Year of Publication

2021

Degree Name

Doctor of Philosophy (PhD)

Document Type

Doctoral Dissertation

College

Engineering

Department/School/Program

Computer Science

First Advisor

Dr. Miroslaw Truszczynski

Abstract

Agents make decisions based on their preferences. Thus, to predict their decisions one has to learn the agent's preferences. A key step in the learning process is selecting a model to represent those preferences. We studied this problem by borrowing techniques from the algorithm selection problem to analyze preference example sets and select the most appropriate preference representation for learning. We approached this problem in multiple steps.

First, we determined which representations to consider. For this problem we developed the notion of preference representation language subsumption, which compares representations based on their expressive power. Subsumption creates a hierarchy of preference representations based solely on which preference orders they can express. By applying this analysis to preference representation languages over combinatorial domains we found that some languages are better for learning preference orders than others.

Subsumption, however, does not tell the whole story. In the case of languages which approximate each other (another piece of useful information for learning) the subsumption relation cannot tell us which languages might serve as good approximations of others. How well one language approximates another often requires customized techniques. We developed such techniques for two important preference representation languages, conditional lexicographic preference models (CLPMs) and conditional preference networks (CP-nets).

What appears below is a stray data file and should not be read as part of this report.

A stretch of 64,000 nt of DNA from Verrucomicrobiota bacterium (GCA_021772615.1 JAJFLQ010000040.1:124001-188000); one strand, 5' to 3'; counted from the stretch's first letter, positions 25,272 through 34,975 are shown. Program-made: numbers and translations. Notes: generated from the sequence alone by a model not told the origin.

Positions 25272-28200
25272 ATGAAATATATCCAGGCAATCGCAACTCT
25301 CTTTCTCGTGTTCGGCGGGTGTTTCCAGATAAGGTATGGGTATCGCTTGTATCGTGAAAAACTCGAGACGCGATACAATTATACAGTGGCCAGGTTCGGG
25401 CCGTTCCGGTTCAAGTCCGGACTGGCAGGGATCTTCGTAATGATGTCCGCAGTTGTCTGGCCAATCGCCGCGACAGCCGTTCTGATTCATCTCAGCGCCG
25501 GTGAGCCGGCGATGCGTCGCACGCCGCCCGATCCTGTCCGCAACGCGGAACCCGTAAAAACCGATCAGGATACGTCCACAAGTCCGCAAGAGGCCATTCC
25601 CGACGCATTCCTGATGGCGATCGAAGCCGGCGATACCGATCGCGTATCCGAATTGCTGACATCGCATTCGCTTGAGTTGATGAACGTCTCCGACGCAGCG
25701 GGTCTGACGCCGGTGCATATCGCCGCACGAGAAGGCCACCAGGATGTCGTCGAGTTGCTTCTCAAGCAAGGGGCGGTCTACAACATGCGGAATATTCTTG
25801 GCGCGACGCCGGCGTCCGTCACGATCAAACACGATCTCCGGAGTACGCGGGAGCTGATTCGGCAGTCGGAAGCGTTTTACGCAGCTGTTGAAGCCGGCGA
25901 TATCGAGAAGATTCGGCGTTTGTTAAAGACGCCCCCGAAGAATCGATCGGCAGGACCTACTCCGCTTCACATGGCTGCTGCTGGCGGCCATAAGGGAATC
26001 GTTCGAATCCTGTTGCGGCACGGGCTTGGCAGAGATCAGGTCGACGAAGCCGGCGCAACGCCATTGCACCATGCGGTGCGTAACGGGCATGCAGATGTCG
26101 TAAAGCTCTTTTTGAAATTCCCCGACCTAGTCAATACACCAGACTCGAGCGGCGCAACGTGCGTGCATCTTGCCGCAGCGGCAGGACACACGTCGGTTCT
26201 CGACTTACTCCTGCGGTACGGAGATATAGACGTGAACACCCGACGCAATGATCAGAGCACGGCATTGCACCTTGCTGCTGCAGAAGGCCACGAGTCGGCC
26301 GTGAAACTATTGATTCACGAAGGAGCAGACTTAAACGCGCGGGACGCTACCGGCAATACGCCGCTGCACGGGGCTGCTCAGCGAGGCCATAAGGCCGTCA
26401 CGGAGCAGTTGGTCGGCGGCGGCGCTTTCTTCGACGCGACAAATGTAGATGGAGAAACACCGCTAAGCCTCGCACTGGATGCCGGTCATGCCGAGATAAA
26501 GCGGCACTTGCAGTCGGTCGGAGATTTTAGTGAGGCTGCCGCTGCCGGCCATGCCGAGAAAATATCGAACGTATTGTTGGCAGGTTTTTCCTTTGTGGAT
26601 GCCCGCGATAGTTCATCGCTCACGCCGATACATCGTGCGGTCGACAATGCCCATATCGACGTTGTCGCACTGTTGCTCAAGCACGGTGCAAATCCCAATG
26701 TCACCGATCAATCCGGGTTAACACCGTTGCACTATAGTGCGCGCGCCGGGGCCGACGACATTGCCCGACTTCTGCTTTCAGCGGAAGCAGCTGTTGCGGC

Second, we developed learning algorithms for highly expressive preference representations. To this end, we investigated using simulated annealing techniques to learn both ranking preference formulas (RPFs) and preference theories (PTs) preference programs.

We demonstrated that simulated annealing is an effective approach to learn preferences under many different conditions. This suggested that more general learning strategies might lead to equally good or even better results. We studied this possibility by considering artificial neural networks (ANNs). Our research showed that ANNs can outperform classical models at deciding dominance, but have several significant drawbacks as preference reasoning models.

Third, we developed a method for determining which representations match which example sets. For this classification task we considered two methods. In the first method we selected a series of features and used those features as input to a linear feed-forward ANN. The second method converts the example set into a graph and uses a graph convolutional neural network (GCNN). Between these two methods we found that the feature set approach works better.

By completing these steps we have built the foundations of a portfolio based approach for learning preferences. We assembled a simple version of such a system as a proof of concept and tested its usefulness.

Digital Object Identifier (DOI)

https://doi.org/10.13023/etd.2021.139

Funding Information

This work was partially funded by the National Science Foundation under the grant number IIS-1618783 from 2017-2020.

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